In an earlier post, I discussed medieval violence. There was certainly plenty of violence then (as now!), but there were also plenty of ways to defuse conflicts before they became violent.
It used to be thought that, in an era without the courthouses, police forces, and clear law codes we take for granted now, then anarchy was the only possibility. This was far from the case in the Middle Ages, in large part because everybody agreed on (or at least gave lip service to) the ideal of peace.
If two men (say, in a drunken brawl) leaped at each other, their friends were supposed to grab them and pull them back, not egg them on. Hot-headed violence was deplored in all the epics and romances, not celebrated. (Our own movies and TV shows glorify violence a lot more than did medieval literature.) Local authorities, whether landlord, sheriff, count, or even king, were expected to act as peacemakers.
A quarrel would be brought before a court, not anything like our judicial courts, but the court of a powerful man (or sometimes woman). Both sides would present their positions. Long discussion would ensue. Both sides would bring forth witnesses, oath-helpers, and material evidence. More discussion would ensue. The judge would not end up ruling definitively for one or the other, but rather act more as a mediator, trying to reach some sort of agreement. The only way one party would get a summary judgment against them would be if they failed to show up.
Sometimes one party or the other would volunteer to undergo trial by ordeal. The other side, realizing no one would volunteer to do something so painful unless completely convinced they were right, would often yield at this point, leaving the other side the winner. If someone were accused of major crimes, and everyone knew they were guilty, a good defense would be to suddenly become penitent and head off to Rome or Jerusalem on pilgrimage. By the time one came back, with luck things would have blown over.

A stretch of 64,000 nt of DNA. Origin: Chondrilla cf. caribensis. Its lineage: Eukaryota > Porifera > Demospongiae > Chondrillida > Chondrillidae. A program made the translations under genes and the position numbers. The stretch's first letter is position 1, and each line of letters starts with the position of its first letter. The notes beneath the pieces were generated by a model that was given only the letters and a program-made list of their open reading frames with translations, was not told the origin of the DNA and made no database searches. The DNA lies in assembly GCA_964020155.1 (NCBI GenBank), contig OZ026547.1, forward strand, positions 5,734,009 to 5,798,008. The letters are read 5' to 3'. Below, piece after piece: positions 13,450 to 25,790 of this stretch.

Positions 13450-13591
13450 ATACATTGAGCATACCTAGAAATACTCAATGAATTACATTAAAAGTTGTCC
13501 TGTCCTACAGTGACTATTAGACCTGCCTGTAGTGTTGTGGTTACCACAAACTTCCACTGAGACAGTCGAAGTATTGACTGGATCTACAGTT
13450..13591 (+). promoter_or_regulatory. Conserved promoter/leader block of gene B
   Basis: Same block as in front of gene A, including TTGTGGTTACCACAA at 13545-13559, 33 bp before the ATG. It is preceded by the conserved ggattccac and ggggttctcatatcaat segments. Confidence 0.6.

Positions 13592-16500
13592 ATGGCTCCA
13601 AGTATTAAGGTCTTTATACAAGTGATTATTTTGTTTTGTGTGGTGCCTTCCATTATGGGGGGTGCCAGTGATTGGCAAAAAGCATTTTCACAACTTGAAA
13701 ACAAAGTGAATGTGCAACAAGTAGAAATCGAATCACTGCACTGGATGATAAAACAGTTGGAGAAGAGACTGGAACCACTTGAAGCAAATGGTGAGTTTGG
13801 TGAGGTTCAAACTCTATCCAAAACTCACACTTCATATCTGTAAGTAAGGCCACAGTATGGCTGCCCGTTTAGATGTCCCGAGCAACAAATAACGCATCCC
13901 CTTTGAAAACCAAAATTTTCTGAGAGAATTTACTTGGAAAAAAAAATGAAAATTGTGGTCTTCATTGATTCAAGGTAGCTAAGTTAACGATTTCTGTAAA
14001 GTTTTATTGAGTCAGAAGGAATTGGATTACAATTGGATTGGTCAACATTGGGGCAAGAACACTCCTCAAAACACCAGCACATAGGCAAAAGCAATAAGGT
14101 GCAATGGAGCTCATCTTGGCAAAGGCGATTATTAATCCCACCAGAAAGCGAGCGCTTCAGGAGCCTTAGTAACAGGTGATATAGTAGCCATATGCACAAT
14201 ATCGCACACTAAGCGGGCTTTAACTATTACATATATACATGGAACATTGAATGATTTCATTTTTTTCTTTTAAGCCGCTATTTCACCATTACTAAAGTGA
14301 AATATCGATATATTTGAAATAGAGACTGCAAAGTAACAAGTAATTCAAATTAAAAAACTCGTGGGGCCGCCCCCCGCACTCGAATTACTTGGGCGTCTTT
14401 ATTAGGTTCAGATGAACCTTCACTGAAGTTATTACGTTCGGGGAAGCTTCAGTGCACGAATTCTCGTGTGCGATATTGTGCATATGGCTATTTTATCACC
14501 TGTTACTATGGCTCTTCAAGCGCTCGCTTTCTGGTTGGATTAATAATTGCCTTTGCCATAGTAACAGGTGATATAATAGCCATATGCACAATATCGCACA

If one had a quarrel with a church, or even a quarrel that involved such sacraments as marriage or oaths, one side or the other could stop the proceedings cold by appealing to the pope, from the early twelfth century on. Both sides would then go to Rome, get in line to await judgment (a line often years long), and usually end up settling it between themselves anyway. (By the later Middle Ages, popes started just referring most cases back to the local bishops, so appealing to Rome was much less useful.)
Churches would try to forestall quarrels over pious donations by getting all relatives of the donor to agree ahead of time. This was much easier than the alternative, trying to persuade one's saints to blast the malefactors. Threats of such saintly blasting, however, could be quite persuasive.
Castles also acted, by their very presence, to forestall violence. Although one now thinks of castles as centers of fighting, most would not be attacked for centuries. Their very presence sent a clear message, Don't even think of it.